Geoff McDonald  07:41

So, the plugin cord for the microphone. So, but that’s what you get with a six-week-old puppy.

 

Alan Silcock  07:48

Yeah, so we were in New York, and we look at this Lego type building, which goes all the way up into the clouds, and I’m mesmerized by this thing. And so, looking at it, I just said to Linda, look, love to have an apartment in that building. And she said, Well Al, write your first book. And we will. And I took that on as a challenge. Not that I desperately needed an apartment in one of the biggest buildings in the world. But I took it on as a challenge. And when I got back to Edinburgh, I started writing, I was writing a novel, not the book that I’ve just talked about ‘Five Gifts Flourishing’, which is a book to help you transform your lives. And that’s where it started. And from there, yeah, the novel has also been written and will be published later this year. And that’s going to be called ‘Milk Tea Can’t’. As in you can take the milk out of the tea.

 

Geoff McDonald  08:46

Oh, beautiful. So, if you’re going to sell me the book, ‘Five Gifts Flourishing’, what would you say to me?

 

Alan Silcock  08:51

Well, I’d say that you like everyone have gifts, would you agree?

 

Geoff McDonald  08:56

Yep.

 

Alan Silcock  08:57

And you may be aware of those gifts, I reckon you’re aware of most of your gifts, but maybe there’s a few just lingering around that you haven’t put your finger on yet. And what my premise is, is that the more you’re able to have your gifts, fly in your world, on a daily basis, and I’m not talking generally, day to day, the more likely you are to lead a life of genuine happiness, not superficial to happiness. When the Dalai Lama talks about this, and the Buddhists talk about this difference between happiness and genuine happiness.

So that would be my sell, but I’d recommend it would be… The book makes it easy for you to identify your gifts. It makes it easy for you through stories, from my gifts, for you to think about what my gifts are. So, what I really want to focus on here, and then my 30 years of experience as an agent of change and transformation I’ve introduced, I know as you do in your books, a host of techniques, strategies, so that you can actually bring the idea into action into everyday living. So, they become habits rather than just gifts.

 

Geoff McDonald  10:16

And five, is that the magic number?

 

Alan Silcock  10:19

It was for me. And I might find that that changes throughout my life. I’ve used my five and I’ve explained how I’ve calculated and encalculated Yeah.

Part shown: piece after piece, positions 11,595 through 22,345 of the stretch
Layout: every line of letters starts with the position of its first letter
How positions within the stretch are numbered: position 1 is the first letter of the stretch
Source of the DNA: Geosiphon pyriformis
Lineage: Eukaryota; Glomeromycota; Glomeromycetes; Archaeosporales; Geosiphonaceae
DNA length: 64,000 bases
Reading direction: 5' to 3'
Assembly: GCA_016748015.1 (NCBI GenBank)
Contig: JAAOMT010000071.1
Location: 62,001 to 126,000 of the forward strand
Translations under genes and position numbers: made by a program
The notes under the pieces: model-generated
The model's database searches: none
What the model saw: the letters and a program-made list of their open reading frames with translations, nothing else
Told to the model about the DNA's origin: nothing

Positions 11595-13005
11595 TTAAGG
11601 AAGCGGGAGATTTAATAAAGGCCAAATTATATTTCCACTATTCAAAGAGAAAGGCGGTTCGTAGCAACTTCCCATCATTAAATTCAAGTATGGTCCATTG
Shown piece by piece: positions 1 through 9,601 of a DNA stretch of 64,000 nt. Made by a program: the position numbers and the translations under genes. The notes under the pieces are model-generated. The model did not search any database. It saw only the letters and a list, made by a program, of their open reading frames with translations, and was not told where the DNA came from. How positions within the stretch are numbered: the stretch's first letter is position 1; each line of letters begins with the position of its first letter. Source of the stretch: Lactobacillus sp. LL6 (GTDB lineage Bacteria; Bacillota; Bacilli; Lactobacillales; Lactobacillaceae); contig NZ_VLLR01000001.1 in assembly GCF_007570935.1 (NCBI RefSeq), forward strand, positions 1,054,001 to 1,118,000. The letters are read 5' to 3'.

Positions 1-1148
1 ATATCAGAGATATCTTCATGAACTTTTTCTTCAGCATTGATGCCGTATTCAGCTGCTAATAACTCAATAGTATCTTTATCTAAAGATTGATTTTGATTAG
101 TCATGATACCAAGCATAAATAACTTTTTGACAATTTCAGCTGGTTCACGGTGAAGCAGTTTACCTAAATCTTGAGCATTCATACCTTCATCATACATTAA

Geoff McDonald  10:34

Sounds good to me.

 

Alan Silcock  10:35

I was gonna say encarcarated into my life and make the difference. So, incorporate is probably easier. It’ll be whatever it is, for everyone. Yeah, whatever number they come up with.

 

Geoff McDonald  10:51

So, what did you find out about yourself while you’re writing this?

 

Alan Silcock  10:55

Well, one of my gifts is, is learning, right? And so, I realized that when I’m not learning, or when, when there’s an absence there, that I’m not firing all cylinders, there’s a gap in my life, not enjoying myself as much. Yeah. And I know that since I’ve come back to Australia, we’ve been in lockdown very powerfully, because one of the things I was doing in Scotland is I joined the choir called ‘The Rock Choir’, and it was fantastic. And made great friends, I was singing on a weekly basis, we were travelling around the UK and Europe, we got to Paris, we sang in front of the Eiffel Tower. Imagine how good that was. I get back to Australia and everything’s locked down. And I can’t do that activity. And, you know, that was an area of learning, developing my voice developing my skills in music, and it’s just absent for me. And that whole area of playing and performing was really absent for me. I noticed it was gone.

 

Geoff McDonald  11:56

The gift was there. But it wasn’t flourishing.

 

Alan Silcock  11:59

No, it wasn’t flourishing at all. And until recently, and I’ve joined the choir here called ‘The Pop Choir’, I’ve only been twice now, and I love it. I know it’s going to be good for me. I’ve already talked to a couple of my friends in joining me tomorrow. It must be good in that I’m engaging others to come along.

 

Geoff McDonald  12:16

That’s actually an interesting point, because that is about the part of the flourishing is that you’re naturally going to be buoyant about it, you’re going to share it with people and want them to enrol in joining you.

 

Alan Silcock  12:28

And you learn with others. And in my first gift is it is about connection. So that’s, I draw a mind map most days and I put these gifts out there. And the image for my first gift is just simply the world. Because I now know people around the world. And I do my best to stay in contact with people around the world. And I’ve learned how to become a better conversationalist than I ever was when we first started when we first met each other. And as a result, I’m able to and this does blow a lot of people away stay in contact with most people across the world. It increases in number all the time. I probably should learn that one. I’m not so good. I tend to just let things go like that. Yeah, I’m not active around it. Yeah. I get to the stage where I’m almost like that.